What Lies Beneath Maintaining Your Concrete Foundation

 Land in Florida, especially South Florida, is comprised of loose, sandy soil,  and low water tables. That, plus the area’s proximity to the Gulf and Atlantic Ocean have always made it a difficult place  to build on. That’s why almost all South Florida buildings (including condos and community  associations) are set on concrete slabs, rather than the type of below-ground  foundations used further inland or in different geologic regions.  

 “Due to Florida’s geological history, the type of shallow surface soils that support our  buildings are relatively loose sands, clays, and decaying organic material,” says David Bodzenski, vice president of operations of NSquare Inc., a  foundation contractor in Naples. “When you’re dealing with a multifamily or condominium, you are going to have to use a  deep foundation and then you pour the slab on that to connect.”  

 According to David Bryant, a registered structural engineer with Certified  Structure & Foundation Inc., in Melbourne, concrete foundations traditionally consist of  three parts.  

 “You start with footings, which are wide areas of concrete at the base of  foundation walls responsible for spreading the weight of the building evenly  into the soil to prevent cracks. Then, foundation walls are usually  eight-inches or thicker and extend from the top of the footings to the base of  the building. Finally, a slab, poured inside the foundation walls forms the floor or subfloor  of the building and can support interior partitions.”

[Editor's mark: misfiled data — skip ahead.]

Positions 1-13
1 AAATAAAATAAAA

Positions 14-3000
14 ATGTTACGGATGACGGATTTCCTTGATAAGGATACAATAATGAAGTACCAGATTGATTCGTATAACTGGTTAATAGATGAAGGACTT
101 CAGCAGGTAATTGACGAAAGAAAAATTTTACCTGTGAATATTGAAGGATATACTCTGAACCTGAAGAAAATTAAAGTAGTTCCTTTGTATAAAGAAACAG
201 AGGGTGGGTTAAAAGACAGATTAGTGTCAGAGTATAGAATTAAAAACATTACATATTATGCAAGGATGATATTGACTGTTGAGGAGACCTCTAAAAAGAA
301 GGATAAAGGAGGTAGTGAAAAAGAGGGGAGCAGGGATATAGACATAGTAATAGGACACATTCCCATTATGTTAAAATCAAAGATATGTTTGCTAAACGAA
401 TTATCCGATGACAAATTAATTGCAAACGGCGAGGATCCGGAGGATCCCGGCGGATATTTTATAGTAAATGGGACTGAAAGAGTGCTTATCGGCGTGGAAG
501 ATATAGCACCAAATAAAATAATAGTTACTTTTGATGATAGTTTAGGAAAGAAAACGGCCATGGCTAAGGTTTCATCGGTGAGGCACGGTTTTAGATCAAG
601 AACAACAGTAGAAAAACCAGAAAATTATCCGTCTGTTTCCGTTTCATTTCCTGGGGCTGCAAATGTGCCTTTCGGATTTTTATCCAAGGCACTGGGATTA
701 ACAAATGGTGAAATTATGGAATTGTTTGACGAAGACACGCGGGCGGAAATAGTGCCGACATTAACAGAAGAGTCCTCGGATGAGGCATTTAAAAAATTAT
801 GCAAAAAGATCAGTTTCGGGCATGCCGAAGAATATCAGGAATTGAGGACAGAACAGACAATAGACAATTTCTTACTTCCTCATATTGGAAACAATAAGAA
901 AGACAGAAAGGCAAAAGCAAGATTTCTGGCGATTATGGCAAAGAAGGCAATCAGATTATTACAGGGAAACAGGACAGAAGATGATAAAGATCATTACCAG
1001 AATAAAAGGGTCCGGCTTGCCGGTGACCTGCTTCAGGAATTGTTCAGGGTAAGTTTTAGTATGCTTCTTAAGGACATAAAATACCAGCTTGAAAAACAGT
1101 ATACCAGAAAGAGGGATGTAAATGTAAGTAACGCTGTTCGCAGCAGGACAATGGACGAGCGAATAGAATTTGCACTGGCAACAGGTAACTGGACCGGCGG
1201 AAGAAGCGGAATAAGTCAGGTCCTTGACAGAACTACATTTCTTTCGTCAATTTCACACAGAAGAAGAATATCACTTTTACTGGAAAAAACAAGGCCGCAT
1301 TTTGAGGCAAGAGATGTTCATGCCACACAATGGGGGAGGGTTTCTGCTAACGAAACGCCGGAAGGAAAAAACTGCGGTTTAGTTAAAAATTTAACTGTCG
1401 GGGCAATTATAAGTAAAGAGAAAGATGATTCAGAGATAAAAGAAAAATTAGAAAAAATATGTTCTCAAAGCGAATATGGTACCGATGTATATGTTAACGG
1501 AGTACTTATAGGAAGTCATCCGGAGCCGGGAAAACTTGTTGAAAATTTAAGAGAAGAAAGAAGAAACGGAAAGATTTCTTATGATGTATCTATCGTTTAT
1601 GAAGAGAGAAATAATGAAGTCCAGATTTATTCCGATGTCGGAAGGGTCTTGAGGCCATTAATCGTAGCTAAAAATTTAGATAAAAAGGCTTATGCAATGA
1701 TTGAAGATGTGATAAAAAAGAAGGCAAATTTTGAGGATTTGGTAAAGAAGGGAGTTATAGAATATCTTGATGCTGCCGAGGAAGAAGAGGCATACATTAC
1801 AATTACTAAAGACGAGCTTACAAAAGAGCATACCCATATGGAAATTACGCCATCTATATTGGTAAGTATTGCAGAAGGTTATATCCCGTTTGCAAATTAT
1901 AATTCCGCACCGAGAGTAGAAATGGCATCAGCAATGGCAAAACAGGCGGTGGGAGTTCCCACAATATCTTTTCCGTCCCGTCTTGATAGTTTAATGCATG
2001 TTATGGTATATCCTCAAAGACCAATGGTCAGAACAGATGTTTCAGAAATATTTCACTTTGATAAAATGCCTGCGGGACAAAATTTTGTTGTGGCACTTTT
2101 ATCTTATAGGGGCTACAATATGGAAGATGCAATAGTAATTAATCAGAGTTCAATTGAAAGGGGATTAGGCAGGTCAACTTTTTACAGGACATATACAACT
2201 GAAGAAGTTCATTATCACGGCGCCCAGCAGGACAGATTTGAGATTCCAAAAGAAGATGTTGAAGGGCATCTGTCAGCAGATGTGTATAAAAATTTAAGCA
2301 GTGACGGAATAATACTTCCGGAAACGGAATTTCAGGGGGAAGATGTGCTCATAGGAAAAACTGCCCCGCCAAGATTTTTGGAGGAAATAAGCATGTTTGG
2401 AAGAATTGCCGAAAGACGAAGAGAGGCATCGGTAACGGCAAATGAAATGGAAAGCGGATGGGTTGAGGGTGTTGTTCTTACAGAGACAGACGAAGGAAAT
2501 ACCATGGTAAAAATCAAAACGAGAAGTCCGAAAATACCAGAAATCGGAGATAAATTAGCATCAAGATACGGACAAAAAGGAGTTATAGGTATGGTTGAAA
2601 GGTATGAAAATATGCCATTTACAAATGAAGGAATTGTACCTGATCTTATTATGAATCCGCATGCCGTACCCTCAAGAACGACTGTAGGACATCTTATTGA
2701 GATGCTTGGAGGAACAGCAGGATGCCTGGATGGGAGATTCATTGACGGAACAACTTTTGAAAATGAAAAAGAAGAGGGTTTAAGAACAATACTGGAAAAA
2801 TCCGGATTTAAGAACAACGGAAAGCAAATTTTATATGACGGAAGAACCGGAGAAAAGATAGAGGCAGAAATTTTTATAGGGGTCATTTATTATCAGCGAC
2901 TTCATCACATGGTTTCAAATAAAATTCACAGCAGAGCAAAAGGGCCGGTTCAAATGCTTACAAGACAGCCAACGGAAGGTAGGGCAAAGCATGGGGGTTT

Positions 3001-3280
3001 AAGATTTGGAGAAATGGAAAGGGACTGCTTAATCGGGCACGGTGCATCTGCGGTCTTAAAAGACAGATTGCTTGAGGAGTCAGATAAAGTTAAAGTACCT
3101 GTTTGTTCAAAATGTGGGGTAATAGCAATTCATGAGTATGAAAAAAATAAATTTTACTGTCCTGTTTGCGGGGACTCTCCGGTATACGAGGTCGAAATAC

The Monolithic Slab

 Ever since the mid-’60s, the slab of choice in South Florida has been the monolithic slab, in which  the slab and the footing are one and the same, with the footing at the  perimeter of the slab and under any load-bearing walls being turned down a  little deeper than the floor area.  


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